Updated on: June 24th, 2024

How to Start an S Corp? (S Corp Formation Guide)

Get Professional Help in Forming Your S Corp Today

Starting an S corporation is a great way to lower your tax burden and make it easy to raise money through investment. With an S corporation, you can retain the flexibility to run your business without as many restrictions as with a C corporation or double taxation.

But, there are some steps involved in electing this useful tax status, so let’s see how your company can get started today.

Forming an S Corp

An S Corp is actually a tax status, which you can elect when forming either an LLC or a corporation. Generally, the better option is forming an LLC and electing S corp status since choosing S corp tax status for a corporation removes some of the benefits of being a corporation.

Starting an LLC with S Corp Tax Status

It’s not hard to start an LLC and elect S corp tax status. Most of the steps you take will be to set up your LLC. To actually elect S corp tax status, you will file Form 2553. We will discuss all the steps you need to take below.

How to Start an S Corp?

1. Select a Name for Your S Corp


The rules for naming an S Corp/LLC vary from state to state. However, there are some rules that apply in most states. These are:

  • The name you choose cannot be in use by another registered business.
  • Your LLC’s name will generally need to include the words Limited Liability Company, Limited Liability, or an abbreviation of these words.
  • You cannot use words that mislead people about your business, such as using the words bank or lawyer, when you are not part of these industries.

There are many more rules for specific states, so it’s always best to check your state’s rules for business names.

2. Choose a Registered Agent for Your S Corp


An LLC (S Corp) is required to have a registered agent available during all business hours to accept service of process and other legal documents. This can be a person or a company, but they must have a physical address in your S Corp’s state of formation. Many owners prefer to have a registered agent service to avoid making their personal information public since the registered agent’s address is part of the public record.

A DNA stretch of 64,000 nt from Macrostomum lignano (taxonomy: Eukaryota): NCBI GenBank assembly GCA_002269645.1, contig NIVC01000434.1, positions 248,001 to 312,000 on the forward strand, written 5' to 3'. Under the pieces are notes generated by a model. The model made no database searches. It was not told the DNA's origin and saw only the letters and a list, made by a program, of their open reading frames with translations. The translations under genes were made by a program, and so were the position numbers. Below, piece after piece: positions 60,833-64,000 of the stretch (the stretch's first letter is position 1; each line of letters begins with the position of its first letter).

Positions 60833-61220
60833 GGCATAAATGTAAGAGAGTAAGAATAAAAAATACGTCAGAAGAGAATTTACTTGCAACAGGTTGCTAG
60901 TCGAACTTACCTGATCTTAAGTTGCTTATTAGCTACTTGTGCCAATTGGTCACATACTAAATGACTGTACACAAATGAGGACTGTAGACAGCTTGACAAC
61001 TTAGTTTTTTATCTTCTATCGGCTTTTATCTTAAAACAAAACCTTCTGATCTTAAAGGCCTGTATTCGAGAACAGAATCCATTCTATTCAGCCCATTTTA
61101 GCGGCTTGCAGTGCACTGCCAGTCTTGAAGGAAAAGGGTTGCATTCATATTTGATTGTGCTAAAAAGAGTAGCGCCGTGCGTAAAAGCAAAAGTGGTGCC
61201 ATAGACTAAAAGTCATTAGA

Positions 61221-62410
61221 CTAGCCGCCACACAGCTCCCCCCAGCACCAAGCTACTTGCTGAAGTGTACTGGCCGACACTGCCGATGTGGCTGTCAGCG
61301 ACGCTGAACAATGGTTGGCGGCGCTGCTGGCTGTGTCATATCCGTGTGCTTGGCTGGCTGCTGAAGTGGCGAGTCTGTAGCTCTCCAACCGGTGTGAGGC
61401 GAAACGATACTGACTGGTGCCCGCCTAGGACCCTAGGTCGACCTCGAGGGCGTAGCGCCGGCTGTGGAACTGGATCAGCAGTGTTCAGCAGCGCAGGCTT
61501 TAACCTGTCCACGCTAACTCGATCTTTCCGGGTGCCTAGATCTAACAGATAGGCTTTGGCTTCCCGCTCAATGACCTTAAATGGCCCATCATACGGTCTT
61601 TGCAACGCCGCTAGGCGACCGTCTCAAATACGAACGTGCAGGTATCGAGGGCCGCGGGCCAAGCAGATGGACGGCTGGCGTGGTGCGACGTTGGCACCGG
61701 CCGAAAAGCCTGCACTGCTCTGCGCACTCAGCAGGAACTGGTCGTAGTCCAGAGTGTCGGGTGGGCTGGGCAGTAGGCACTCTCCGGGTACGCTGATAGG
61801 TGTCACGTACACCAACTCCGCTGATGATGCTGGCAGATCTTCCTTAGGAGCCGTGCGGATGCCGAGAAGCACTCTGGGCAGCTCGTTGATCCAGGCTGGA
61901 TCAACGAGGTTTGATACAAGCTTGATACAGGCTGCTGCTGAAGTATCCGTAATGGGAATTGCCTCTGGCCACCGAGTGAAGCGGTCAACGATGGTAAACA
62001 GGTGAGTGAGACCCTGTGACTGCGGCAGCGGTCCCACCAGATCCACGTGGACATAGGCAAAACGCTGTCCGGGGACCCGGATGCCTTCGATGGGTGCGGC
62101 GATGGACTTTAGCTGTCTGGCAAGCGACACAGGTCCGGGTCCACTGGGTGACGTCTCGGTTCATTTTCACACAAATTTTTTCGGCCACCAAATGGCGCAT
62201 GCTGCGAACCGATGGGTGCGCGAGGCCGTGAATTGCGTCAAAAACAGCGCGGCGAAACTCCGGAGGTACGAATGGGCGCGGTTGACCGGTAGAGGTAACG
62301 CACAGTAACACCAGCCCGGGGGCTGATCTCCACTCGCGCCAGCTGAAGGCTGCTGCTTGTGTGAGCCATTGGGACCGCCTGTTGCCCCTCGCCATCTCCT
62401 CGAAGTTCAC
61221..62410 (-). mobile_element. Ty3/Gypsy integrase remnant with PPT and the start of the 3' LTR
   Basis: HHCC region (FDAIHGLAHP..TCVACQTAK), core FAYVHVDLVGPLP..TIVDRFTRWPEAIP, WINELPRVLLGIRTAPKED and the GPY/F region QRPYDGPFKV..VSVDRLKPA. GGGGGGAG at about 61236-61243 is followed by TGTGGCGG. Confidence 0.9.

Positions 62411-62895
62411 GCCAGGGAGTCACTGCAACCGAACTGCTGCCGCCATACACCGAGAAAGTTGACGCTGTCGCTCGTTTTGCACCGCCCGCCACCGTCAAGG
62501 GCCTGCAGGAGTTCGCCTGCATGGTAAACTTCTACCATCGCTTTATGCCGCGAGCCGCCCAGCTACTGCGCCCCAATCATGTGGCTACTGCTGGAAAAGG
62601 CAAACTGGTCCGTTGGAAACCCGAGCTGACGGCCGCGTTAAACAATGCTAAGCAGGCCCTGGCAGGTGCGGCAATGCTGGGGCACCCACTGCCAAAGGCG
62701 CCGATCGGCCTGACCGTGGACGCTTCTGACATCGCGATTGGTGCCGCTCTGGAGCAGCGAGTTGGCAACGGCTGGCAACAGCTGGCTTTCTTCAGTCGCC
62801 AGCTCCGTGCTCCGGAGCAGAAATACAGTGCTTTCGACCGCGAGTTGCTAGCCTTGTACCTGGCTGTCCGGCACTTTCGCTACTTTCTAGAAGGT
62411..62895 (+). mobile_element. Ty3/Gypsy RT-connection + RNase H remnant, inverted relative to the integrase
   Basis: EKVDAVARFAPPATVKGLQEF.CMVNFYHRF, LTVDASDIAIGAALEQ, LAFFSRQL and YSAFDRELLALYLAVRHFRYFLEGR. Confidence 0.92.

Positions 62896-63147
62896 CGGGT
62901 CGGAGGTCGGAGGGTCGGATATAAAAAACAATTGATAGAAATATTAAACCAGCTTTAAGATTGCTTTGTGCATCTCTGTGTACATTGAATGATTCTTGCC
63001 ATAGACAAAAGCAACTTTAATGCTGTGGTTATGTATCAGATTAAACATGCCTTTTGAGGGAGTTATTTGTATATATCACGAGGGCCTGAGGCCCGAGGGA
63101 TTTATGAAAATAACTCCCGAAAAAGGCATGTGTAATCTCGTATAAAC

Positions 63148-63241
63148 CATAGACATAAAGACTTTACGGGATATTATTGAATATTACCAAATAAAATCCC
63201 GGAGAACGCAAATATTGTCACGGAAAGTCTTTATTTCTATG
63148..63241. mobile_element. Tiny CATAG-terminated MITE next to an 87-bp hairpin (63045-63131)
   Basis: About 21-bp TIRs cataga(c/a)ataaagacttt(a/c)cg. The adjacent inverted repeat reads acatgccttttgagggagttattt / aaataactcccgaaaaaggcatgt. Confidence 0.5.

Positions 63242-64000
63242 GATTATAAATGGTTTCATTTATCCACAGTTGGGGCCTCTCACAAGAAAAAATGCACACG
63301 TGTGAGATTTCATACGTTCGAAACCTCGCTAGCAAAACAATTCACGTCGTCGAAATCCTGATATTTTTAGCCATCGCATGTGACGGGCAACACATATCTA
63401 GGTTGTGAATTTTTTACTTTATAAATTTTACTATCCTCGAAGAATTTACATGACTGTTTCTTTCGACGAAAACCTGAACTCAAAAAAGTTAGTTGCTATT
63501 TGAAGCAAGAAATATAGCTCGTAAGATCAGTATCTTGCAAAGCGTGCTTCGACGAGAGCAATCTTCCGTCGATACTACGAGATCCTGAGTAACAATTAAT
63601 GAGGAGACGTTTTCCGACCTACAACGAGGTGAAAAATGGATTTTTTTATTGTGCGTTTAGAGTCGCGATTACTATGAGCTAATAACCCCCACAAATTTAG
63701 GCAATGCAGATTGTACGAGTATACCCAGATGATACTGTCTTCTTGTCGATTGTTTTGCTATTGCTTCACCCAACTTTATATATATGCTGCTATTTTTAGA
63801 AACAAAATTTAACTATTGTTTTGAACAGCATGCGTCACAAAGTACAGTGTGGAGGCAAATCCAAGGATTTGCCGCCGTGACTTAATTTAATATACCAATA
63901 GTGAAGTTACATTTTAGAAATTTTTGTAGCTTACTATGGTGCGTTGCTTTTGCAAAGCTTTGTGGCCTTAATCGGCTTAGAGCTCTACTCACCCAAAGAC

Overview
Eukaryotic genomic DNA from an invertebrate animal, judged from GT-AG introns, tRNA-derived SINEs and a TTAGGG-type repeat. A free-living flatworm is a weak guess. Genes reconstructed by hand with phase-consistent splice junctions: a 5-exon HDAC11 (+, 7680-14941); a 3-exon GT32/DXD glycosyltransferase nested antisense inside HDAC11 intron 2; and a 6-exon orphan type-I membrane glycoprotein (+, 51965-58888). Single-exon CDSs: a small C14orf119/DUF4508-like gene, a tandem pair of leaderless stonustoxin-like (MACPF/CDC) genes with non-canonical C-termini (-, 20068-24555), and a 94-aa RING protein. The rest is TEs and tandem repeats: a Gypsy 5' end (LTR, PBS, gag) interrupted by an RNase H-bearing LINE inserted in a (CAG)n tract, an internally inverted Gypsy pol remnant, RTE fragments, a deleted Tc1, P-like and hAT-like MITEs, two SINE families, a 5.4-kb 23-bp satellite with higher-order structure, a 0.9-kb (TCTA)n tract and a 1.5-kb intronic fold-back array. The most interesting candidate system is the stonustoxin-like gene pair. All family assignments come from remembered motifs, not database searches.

3. File Your Articles of Organization


This is the document you will file to register your LLC (S Corp) with your state. States vary in what information they require in the document, but these are some of the most commonly required details:

  • Ownership Percentage: You should include the name of each owner and what percentage of the business each person owns.
  • Effective Date: You can list the date if you want your LLC to start sometime after the date your Articles of Organization are processed.
  • Duration of Your LLC: The default duration is perpetual, but you can list an end date if your LLC has one.
  • Name and Address of Your Registered Agent: Your LLC must have a registered agent to accept any notices of a lawsuit and other important legal documents. The registered agent must have a physical address in your state of formation.
  • Manager-managed or Member-managed: This is where you indicate whether your LLC will be managed by a manager or its members.
  • Organizer: You’ll list the person responsible for filing the Articles of Organization. This is generally a member, but it doesn’t have to be.
  • Principal Office: This is the place where you will keep the records for your LLC or the primary place where you’ll conduct your business.

4. Draft an Operating Agreement for Your LLC (S Corp)


Although many states don’t require an LLC to have an operating agreement, it’s a good idea to have one for your LLC. This is a legal document that details the structure of your business along with the rights and responsibilities of its members. So, having an operating agreement can avoid arguments among LLC members in the future.